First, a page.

Basic Linux command line terms to know
Posted: Sep 21, 04, 20:26 techAdmin
Status: Site Admin
Joined: 26 Sep 2003
Location: East Coast, West Coast? I know it's one of them.
if something isn't working, say a sound app that's crashed then won't restart or play properly, open up your terminal window:
type in: ps aux
hit enter, this will give you a list of processes the system is using, you can then use:
kill [process PID number]
That will get rid of the crashed thing and allow the app to run again, all things going well. You only have to kill the first process listed for that application listed, at least that's what I've found so far.
To get a list of the top processes running in real time, type in:
and you'll see a live updating of the current processes and what system resources are being used, pretty interesting if things like that interest you.
[ read more at techrepublic]
To find the path to a program, maybe to add it as a default type somewhere, type in:
which [program name]
will give you path to your firefox application, perhaps
Then you can use that information to navigate to the program, if you want to make a shortcut or something.
For more commands, check out this informative site, they've got a nice index of the basic commands, click on each and it gives more options, switches, and so on, and other possible commands, very nicely done.
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Command Line Crazy!
Saying goodbye to the good ol GUI and working from the command line can be extremely frustrating, extremely fun, and an extremely rewarding computing experience (usually all at the same time). Nobody is about to argue that UNIX *style* Operating Systems Including Linux and UNIX itself have the best command line environments on the planet. I'll try to post some interesting and useful command line acrobatics here periodically for amusement.
UNIX has always been a multi-user, multi-tasking operating system. The ability for multiple users to run multiple jobs was one of the main things that kept it on top even when significantly cheaper alternative such as MS-DOS were so commonplace. The problem is... how could you possibly perform more than one task from one command line? The answer is Jobs.
A job is a process or group of processes associated with a task that you are performing on the machine. Jobs are a way that your shell lets you switch between tasks, pause tasks, run tasks in the background, etc. The most basic and most common job manipulation tools are as follows:
& (put it at the end of a command line to run the job in the background and get your command line back immediately)
jobs (Displays a list of all jobs running in your session)
fg (jobnumber/name) (brings the specified job number/name back to the foreground of your terminal)
bg (jobnumber/name) (puts the specified job number/name in the background of your terminal)
control-z (takes the command that is currently in the FG, pauses it, and gives you your command line back)
Here is a real life example of how a job would work.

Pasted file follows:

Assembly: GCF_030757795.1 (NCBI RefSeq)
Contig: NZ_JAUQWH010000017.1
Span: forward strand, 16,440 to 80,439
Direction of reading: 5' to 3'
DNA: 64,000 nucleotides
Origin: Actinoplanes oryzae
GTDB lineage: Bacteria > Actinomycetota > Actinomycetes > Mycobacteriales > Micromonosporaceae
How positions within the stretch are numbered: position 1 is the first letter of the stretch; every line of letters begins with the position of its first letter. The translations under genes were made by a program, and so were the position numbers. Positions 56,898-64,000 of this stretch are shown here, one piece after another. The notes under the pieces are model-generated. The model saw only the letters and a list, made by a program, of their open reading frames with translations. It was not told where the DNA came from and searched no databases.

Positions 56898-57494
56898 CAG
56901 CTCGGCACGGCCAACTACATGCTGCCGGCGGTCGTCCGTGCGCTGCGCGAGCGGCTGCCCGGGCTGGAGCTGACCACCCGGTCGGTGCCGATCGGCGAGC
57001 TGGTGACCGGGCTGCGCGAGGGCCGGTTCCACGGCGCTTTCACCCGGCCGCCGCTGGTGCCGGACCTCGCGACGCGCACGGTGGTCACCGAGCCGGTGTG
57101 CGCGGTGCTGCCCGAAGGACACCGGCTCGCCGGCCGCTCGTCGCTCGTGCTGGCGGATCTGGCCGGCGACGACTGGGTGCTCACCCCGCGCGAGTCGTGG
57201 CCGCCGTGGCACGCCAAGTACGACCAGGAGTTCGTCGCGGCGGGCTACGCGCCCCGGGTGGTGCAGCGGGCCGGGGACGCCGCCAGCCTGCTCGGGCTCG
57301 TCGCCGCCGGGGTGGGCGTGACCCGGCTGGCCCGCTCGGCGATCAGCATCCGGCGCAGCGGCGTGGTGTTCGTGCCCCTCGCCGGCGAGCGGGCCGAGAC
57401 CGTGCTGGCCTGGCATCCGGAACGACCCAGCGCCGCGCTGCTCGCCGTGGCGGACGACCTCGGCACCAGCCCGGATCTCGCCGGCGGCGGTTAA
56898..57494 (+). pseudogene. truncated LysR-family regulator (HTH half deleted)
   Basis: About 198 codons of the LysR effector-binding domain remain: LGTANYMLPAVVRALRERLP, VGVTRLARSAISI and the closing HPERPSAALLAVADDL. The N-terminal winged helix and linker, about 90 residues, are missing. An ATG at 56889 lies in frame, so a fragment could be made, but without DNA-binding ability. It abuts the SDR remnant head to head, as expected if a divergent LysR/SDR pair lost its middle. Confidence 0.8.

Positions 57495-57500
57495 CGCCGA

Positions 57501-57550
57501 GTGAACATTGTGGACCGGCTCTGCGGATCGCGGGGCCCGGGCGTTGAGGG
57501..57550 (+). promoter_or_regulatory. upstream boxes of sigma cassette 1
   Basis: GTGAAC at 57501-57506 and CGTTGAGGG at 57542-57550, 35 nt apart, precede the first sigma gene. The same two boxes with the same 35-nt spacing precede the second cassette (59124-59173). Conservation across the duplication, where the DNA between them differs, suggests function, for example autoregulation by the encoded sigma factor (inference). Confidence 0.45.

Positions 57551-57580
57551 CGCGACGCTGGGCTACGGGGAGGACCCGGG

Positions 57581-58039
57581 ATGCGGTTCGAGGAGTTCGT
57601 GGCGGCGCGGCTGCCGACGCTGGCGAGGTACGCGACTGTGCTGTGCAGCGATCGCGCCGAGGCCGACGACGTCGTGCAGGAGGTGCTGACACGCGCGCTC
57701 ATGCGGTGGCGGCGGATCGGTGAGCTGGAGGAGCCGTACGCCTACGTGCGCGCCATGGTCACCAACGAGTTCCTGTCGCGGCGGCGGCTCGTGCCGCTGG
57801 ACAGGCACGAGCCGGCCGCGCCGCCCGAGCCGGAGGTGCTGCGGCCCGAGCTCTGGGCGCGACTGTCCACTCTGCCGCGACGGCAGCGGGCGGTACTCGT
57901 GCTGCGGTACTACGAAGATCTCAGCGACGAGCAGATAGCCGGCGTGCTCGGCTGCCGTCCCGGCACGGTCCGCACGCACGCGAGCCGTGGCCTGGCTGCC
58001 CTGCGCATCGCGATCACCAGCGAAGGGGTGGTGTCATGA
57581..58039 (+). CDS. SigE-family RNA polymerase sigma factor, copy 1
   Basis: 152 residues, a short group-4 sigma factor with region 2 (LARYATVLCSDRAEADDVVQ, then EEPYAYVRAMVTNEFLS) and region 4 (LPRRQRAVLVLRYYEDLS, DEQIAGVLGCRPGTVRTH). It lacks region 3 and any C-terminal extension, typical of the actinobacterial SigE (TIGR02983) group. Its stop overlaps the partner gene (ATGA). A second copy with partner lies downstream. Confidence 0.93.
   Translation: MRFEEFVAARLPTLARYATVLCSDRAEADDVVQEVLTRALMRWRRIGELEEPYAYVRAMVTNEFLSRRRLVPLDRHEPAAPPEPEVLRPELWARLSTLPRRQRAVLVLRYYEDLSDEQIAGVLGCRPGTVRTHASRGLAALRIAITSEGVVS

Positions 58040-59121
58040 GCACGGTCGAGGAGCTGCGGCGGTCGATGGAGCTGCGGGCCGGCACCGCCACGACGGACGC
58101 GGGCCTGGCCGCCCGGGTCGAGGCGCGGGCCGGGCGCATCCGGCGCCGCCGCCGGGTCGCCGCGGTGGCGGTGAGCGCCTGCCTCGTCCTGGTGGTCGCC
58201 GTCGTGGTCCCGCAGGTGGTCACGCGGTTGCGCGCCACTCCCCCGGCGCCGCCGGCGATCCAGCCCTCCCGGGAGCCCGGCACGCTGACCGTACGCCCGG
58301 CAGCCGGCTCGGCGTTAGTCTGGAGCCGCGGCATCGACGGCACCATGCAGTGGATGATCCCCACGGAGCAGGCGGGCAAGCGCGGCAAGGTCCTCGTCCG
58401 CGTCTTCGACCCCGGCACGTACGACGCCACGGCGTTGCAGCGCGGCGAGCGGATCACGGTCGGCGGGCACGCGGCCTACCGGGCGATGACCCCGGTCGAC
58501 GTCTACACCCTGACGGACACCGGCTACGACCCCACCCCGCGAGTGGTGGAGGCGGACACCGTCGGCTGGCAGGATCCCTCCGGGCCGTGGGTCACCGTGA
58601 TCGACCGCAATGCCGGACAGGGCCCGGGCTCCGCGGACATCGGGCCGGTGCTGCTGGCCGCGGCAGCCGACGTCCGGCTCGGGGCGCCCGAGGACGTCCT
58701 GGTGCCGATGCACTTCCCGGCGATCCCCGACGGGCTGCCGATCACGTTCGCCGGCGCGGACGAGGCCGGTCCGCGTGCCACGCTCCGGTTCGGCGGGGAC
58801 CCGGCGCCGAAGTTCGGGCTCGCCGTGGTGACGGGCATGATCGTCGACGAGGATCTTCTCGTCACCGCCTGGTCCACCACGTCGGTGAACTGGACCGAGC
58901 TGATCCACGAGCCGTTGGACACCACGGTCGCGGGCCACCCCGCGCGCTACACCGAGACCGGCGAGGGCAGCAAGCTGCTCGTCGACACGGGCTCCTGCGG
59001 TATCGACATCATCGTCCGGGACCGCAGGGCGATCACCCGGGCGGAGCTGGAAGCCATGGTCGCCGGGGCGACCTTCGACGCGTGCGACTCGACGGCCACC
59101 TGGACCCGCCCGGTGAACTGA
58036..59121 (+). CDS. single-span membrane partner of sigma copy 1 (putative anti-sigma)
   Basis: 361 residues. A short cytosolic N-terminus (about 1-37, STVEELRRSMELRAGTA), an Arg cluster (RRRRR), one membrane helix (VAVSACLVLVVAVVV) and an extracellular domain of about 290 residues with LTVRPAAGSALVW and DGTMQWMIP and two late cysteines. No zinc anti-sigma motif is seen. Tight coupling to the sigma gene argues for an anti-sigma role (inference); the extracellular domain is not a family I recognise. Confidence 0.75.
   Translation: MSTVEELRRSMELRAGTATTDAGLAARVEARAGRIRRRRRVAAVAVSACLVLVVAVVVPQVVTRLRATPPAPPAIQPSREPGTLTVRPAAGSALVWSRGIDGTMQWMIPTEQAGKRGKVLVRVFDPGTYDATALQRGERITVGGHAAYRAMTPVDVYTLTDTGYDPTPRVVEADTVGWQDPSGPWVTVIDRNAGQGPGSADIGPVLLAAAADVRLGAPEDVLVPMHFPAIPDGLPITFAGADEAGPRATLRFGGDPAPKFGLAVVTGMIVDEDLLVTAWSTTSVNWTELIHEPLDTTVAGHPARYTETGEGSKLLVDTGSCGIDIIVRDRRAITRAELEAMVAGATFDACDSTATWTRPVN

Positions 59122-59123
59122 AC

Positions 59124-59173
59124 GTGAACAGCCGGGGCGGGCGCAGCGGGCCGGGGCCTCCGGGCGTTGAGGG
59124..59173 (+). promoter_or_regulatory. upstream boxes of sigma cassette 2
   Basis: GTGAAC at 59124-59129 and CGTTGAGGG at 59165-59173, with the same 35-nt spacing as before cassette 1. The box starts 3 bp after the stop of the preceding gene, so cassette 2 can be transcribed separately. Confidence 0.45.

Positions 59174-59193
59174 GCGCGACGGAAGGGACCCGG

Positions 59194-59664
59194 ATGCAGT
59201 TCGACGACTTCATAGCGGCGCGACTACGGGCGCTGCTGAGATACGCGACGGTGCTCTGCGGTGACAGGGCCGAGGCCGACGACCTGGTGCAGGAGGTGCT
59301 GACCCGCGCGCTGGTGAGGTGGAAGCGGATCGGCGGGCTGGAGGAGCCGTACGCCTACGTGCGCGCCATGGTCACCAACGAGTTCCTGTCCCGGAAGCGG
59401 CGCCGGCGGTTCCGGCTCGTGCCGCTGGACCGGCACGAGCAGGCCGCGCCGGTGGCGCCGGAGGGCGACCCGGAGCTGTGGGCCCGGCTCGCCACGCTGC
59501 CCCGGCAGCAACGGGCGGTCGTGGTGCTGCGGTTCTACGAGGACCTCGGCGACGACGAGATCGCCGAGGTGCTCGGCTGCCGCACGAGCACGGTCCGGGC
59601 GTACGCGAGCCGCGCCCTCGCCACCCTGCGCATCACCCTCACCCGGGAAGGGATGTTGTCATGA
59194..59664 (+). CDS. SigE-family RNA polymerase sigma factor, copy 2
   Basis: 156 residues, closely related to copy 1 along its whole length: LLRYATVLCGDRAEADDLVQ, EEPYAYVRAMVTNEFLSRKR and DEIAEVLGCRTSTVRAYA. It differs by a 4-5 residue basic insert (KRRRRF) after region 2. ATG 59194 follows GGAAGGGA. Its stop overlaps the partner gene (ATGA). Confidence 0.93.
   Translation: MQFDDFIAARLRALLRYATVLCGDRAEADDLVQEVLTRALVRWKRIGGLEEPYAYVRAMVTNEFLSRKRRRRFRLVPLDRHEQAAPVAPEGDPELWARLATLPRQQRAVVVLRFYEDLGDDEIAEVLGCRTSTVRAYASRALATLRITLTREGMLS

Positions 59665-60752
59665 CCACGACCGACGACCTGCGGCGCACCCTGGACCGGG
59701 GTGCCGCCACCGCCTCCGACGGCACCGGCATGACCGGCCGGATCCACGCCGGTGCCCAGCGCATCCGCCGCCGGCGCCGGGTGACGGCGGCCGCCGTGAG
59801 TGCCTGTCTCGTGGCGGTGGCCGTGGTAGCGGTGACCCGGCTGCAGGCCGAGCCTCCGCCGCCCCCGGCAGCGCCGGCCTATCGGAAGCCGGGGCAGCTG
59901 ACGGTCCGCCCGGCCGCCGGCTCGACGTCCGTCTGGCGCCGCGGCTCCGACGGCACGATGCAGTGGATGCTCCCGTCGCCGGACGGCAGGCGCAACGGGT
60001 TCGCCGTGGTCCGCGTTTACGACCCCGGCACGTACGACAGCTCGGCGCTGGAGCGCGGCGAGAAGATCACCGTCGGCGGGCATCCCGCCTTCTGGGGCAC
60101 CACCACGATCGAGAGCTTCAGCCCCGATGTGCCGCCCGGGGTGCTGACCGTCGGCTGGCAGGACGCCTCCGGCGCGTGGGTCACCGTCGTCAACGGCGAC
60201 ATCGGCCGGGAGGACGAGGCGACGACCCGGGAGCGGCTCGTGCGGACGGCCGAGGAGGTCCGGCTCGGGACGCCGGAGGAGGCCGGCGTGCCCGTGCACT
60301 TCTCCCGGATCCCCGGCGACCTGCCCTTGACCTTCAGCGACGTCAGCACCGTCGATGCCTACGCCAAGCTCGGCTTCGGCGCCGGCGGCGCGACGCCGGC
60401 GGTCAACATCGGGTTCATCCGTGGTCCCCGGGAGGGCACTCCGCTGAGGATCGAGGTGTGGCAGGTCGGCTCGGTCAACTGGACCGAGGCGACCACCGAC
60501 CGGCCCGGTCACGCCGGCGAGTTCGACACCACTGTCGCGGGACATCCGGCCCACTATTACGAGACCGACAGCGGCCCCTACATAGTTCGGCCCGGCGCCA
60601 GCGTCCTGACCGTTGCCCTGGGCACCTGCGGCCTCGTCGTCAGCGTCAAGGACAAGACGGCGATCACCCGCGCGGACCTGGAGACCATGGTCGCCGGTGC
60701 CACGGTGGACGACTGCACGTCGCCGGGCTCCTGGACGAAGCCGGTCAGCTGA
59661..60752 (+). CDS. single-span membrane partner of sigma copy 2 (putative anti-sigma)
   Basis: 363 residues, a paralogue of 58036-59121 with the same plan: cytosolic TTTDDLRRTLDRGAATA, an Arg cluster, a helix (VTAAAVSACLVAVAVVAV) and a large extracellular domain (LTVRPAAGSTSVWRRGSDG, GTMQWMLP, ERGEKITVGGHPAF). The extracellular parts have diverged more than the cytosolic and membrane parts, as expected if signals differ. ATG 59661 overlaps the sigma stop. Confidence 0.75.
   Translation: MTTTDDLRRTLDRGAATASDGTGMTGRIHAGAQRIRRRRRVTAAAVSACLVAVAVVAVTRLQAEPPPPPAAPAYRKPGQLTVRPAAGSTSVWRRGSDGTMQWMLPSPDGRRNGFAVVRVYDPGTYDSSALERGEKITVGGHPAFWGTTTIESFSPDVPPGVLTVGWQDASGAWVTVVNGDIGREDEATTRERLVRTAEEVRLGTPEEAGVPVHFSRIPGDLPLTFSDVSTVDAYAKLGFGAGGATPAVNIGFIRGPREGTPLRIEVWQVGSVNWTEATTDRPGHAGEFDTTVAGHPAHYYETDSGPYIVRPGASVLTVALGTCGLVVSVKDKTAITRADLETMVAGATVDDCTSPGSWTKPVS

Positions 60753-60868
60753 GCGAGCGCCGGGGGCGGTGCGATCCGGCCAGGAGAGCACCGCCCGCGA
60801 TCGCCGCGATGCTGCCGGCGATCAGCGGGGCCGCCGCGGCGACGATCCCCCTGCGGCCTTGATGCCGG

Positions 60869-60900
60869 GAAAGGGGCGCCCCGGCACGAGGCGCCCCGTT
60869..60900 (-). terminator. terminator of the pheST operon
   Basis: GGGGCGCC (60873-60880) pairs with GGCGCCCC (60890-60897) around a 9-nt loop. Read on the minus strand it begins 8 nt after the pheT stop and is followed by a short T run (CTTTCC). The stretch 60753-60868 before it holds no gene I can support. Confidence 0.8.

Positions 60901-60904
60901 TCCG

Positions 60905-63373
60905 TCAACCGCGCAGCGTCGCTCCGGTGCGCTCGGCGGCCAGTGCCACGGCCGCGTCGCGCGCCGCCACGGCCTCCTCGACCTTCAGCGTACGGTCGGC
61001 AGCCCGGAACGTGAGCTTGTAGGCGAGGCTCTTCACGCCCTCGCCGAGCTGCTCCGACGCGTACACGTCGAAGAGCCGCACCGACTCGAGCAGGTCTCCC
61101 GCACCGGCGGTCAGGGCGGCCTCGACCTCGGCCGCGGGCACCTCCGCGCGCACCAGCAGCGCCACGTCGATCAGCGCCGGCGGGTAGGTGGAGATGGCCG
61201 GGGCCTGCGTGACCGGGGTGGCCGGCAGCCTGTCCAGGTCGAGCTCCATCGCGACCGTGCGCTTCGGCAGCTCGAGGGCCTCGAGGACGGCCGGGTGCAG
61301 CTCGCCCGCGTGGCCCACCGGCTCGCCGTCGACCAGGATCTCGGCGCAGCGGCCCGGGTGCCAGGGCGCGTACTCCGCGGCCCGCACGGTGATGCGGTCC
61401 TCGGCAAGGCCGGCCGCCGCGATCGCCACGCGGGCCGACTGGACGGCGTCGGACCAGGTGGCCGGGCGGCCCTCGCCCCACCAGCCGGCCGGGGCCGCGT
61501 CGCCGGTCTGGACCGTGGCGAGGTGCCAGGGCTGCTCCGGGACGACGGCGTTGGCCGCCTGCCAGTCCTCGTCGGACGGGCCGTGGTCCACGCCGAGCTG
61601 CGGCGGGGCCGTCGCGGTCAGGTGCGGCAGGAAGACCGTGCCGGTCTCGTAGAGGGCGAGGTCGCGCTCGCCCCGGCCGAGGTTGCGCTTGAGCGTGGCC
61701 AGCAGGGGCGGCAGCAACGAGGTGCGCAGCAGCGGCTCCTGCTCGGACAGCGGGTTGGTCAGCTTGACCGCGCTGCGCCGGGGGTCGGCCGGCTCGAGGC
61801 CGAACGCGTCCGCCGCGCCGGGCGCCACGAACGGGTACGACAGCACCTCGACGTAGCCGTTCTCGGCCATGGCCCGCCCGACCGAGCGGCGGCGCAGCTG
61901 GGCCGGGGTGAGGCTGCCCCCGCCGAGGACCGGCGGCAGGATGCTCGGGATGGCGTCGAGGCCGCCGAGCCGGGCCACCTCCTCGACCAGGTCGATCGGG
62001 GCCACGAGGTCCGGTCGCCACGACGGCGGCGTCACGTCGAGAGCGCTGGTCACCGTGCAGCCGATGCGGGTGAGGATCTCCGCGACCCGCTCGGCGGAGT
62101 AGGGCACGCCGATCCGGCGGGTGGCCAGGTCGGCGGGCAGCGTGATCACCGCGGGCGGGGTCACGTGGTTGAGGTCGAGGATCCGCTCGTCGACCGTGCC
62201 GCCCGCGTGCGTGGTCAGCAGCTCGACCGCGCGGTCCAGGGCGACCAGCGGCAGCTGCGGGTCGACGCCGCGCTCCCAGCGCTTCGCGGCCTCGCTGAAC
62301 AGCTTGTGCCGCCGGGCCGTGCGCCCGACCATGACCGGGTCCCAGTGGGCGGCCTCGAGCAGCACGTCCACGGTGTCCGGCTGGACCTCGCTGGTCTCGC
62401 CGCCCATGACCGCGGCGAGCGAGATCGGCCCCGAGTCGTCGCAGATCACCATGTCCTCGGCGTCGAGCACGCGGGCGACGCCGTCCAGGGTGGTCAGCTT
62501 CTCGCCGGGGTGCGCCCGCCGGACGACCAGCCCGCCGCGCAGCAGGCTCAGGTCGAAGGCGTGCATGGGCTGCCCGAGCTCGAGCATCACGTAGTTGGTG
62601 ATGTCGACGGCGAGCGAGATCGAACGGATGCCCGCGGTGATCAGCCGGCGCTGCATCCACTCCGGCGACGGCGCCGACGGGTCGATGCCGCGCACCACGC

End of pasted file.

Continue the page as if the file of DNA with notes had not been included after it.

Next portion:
lets say you've got a command that takes a long time to complete, such as updatedb. updatedb is a command that catalogs ever file on your machine, and puts it into a text file so the locate command can search for a file quickly and easily without actually listing the entire contents of the computer (like the find command and Windows Search tool do).
Ok, lets say that you know it is going to take a long time and want to have it run in the background from the get go. All you would need to do is put a & at the end of the command, and it will run in the background.
:: Code ::[root@damachine root]# updatedb &
Now lets examine what we've got here. [root@damachine root]# is simply the command prompt looks on my machine when I am logged in as root. We'll ignore this part for the rest of the examples. Now the next part,  , is the Job number. You can refer to the job number when using any of the commands associated with manipulating jobs. The number 23895 is what's known as the PID. The PID can be used with various commands. The previous post by techAdmin showed us how we can use the PID with the kill command.
So great, we've got a "backgrounded" command, what's next? Well, if we just let it sit there, after the command completed, the next time we hit enter at that terminal it would tell us:
:: Code ::[root@damachine root]#
+ Done updatedb
This kindly lets us know that the job has completed without errors.
What if we wanted to do something with it? What can we do with it? First of all, lets find out how we list the running jobs in a terminal.
:: Code ::[root@damachine root]# jobs
+ Stopped gcc ./hello.c
- Running updatedb &
Much like when our command has completed, this shows us the job number, status, and command name. Here we can see that I have stopped a job called "gcc ./hello.c". (this would use the gcc C compiler to compile the hello.c file, and in the middle of that job, I pressed control-z to stop or pause the job) and one job running in the background called "updatedb &". We can bring either of these jobs to the foreground by typing fg (jobnumber). Any stopped (paused) job that is running can be put in the background by simply saying bg (jobnumber)
Especially if your GUI is broken, or you have to work over SSH without X11 forwarding, jobs can be one of those things that makes a pain in the neck of a situation just a little bit better.
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